Drawing of a house with text Buy or Rent?

Should You Buy or Rent? 3 Factors to Help You Decide

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by Kim Borrelli
Assistant Vice President- Mortgage Loan Officer

So, you’re looking for a place to call home for the next season of your life. The question is: Should you buy or rent your next house? Kim Borrelli, Assistant Vice President- Mortgage Loan Officer, shares three factors you should consider when deciding to buy or rent.

1. Consider your goals. 

Do you plan to move within the next year or two? If so, you probably shouldn’t buy a house yet. According to Borrelli, “You typically need to own a house for at least three to five years before you can make your money back from selling it.”

However, if you’re ready to put down roots and plan to live in the area for more than five years, buying a house may be a wise investment for you.

2. Consider your financial future. 

“If you’re buying a house,” says Borrelli, "you’re setting yourself up for future success.”

Why? Well, when you live in a rental, your monthly payment is just an expense that comes out of your bank account. You will never see that money again. However, when you own a home, your mortgage is not just an expense. Each month you make a house payment, you're investing in your future. Many people don't just recoup their costs but also turn a profit when they sell their house.

Buying a house can actually be a way to give yourself a more secure and stable financial future.

3. Consider the cost difference. 

Both owning and renting a house come with unique costs. Understanding what you’ll save and spend in both circumstances can help you determine whether buying or renting is best for you.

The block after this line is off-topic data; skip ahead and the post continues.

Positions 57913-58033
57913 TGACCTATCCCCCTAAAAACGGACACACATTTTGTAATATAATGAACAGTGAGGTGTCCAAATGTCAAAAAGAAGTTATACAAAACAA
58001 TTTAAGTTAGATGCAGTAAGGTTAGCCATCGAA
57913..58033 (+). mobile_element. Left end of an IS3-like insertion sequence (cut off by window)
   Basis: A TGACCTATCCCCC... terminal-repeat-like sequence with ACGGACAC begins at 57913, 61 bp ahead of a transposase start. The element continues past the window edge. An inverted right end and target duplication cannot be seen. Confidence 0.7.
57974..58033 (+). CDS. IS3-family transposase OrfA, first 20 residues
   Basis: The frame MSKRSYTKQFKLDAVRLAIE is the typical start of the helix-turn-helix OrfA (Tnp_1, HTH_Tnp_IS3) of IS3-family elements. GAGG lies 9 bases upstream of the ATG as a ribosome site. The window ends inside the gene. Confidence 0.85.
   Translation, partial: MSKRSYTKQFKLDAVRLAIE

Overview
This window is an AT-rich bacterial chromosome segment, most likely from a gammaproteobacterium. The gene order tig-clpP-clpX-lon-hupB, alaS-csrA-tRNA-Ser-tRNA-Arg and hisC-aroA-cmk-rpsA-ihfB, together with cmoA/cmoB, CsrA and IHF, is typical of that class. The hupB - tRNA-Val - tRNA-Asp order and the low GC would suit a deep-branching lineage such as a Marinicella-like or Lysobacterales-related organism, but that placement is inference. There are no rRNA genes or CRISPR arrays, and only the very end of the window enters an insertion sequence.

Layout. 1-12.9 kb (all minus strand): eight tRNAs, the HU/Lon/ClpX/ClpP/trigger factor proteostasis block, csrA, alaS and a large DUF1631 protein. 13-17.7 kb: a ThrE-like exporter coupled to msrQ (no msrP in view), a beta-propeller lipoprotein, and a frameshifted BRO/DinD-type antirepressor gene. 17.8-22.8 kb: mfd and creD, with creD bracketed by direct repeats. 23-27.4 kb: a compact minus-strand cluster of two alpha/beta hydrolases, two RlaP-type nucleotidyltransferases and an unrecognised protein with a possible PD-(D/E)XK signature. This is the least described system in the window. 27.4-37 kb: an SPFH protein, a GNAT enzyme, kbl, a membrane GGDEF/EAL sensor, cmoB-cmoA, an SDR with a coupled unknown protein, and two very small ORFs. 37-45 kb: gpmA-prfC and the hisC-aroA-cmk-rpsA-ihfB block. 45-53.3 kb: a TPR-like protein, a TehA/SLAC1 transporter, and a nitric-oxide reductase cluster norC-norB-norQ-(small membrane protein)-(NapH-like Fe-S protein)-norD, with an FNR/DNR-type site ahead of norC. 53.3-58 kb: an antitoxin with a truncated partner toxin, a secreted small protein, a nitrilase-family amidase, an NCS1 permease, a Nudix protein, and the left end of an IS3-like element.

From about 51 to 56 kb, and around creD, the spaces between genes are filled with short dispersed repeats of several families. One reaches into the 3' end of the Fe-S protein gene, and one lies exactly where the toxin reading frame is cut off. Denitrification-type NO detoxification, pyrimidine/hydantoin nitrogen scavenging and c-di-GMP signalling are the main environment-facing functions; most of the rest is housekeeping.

Borrelli points out that, as a homeowner, “You have the financial responsibility of maintenance of the home, as well as any repairs to your home. Whereas, if you live in a rental, repairs are likely covered by your landlord under the lease agreement.” Also, buying a house requires several upfront costs that renting doesn't, such as a down payment and closing costs.

That being said, other homeowner costs may be more affordable than renting.

For example, rent payments often cost more than a mortgage. That's because most landlords charge enough to cover the mortgage on their rental, create a safety net for repairs and make a small profit. Not to mention, many property managers increase rent each time you renew your lease, whereas your mortgage payments will stay the same for the duration of the loan.

So, should you buy or rent? 

Depending on your life season, goals and current financial situation, renting or buying could be a wise choice. Similarly, either decision could potentially lead to regret and frustration. It's essential to assess your circumstances in detail and make the best decision for your life right now.

If you think you may be ready to put down roots and buy a home, contact a lender at Southside Bank. We’re happy to help you determine if buying a house is right for you.

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